In his book Dealing with China, Hank Paulson described the IPO of China Mobile (then known as China Telecom) in Hong Kong and New York in 1997 as “transformational”. The former Wall Street bank boss and ex-US Treasury Secretary recalled how the listing served to “brand” China in global markets, and mark the beginning of wider reforms across state-dominated sectors of the country’s economy. Of course, this would broaden the opportunities for US financial firms too, promising lucrative returns.
And just days after China Mobile’s trading debut, President Jiang Zemin embarked on a nine-day visit to the United States – the first by a Chinese leader in 12 years – as Bill Clinton’s “constructive engagement” strategy kicked into high gear.
Donald Trump, now in the final days of his own presidency, has shown little inclination to follow the same approach. Since losing to Joe Biden last November, one of his first executive orders as outgoing president was to deter further US investment in 31 Chinese firms, including China Mobile. The move came after the Pentagon claimed these entities were controlled by the Chinese military.
Since then a number of global index compilers such as MSCI and FTSE Russell have deleted various Chinese firms from their indices and the New York Stock Exchange caused another major stir on the final day of 2020 by announcing that it had begun proceedings to delist the giant telecoms trio of China Mobile, China Unicom and China Telecom.
Trading in all three would be suspended entirely by January 11, it announced, when Trump’s executive order became effective.
Shares in China Telecom and China Unicom dropped more than 6% during the first trading session of 2021 as a result. China Mobile’s stock also fell more than 4% at one point.
Interest from international investors in the major telecom SOEs had faded in recent years, especially in light of the emergence of higher-growth internet companies from the private sector such as Alibaba and Tencent. Trading volumes in China Mobile’s ADRs totalled just $13.7 billion in 2020, or 29% of the turnover of its Hong Kong-listed shares. By the end of last year, the ADRs were only worth about $2.7 billion, roughly 2% of the company’s market capitalisation. The ADRs of China Unicom and China Telecom are even less significant financially: amounting to about Rmb2 billion ($310 million) combined.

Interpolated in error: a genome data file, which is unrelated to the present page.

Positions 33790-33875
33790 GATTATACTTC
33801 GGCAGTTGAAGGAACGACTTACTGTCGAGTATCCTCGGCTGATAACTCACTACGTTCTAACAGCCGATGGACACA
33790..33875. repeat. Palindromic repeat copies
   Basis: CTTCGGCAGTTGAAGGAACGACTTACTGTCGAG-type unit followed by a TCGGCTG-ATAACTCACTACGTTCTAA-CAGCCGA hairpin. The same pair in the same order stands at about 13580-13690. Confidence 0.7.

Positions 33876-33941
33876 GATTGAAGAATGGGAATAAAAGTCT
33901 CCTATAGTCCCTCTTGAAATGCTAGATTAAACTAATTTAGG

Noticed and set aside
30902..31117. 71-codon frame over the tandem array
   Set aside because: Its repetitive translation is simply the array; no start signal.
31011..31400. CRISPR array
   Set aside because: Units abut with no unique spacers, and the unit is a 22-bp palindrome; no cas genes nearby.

Yet the NYSE’s decision still stoked an angry reaction from the Chinese government, including agencies like the China Securities Regulatory Commission, which slammed the decision as “arbitrary, reckless and unpredictable”.
China’s Ministry of Commerce went further, decrying the NYSE’s move as an “abuse of national security and state power” that defies market logic. The Foreign Ministry had a view too, with its spokesperson telling reporters that the Chinese government would take “necessary measures to resolutely safeguard Chinese companies’ rights and interests”.
That said, some of the comments about heavy-handedness amused overseas commentators, who pointed to Beijing’s fairly frequent market interventions (such as during the ‘Great Fall of China’ in 2015 when stock prices were plummeting; see WiC288).
Nevertheless the NYSE hasn’t looked particularly professional, initially putting out another market-moving announcement this Monday saying that the delisting plan for the telecoms trio was on hold until it received confirmations from the Treasury department on the prohibited companies. This saw the three stocks recover their losses.
That wasn’t the final word on the matter. In a move that Bloomberg described as the latest in a “whirlwind” of policy changes, the stock exchange then made clear that the Chinese telcos would be turfed out on January 11 after all, reportedly after Treasury Secretary Steven Mnuchin intervened against its decision to grant the Chinese firms a reprieve.
Tuesday’s fresh U-turn saw China Mobile shares in Hong Kong plunge as much as 10% this week.
What next? Trump’s final hurrah could be a ban on US investors buying shares in internet giants Alibaba and Tencent, the Wall Street Journal reported. Alibaba’s US-listed shares fell more than 5% on Wednesday.
© ChinTell Ltd. All rights reserved.
Sponsored by HSBC.
The Week in China website and the weekly magazine publications are owned and maintained by ChinTell Limited, Hong Kong. Neither HSBC nor any member of the HSBC group of companies ("HSBC") endorses the contents and/or is involved in selecting, creating or editing the contents of the Week in China website or the Week in China magazine. The views expressed in these publications are solely the views of ChinTell Limited and do not necessarily reflect the views or investment ideas of HSBC. No responsibility will therefore be assumed by HSBC for the contents of these publications or for the errors or omissions therein.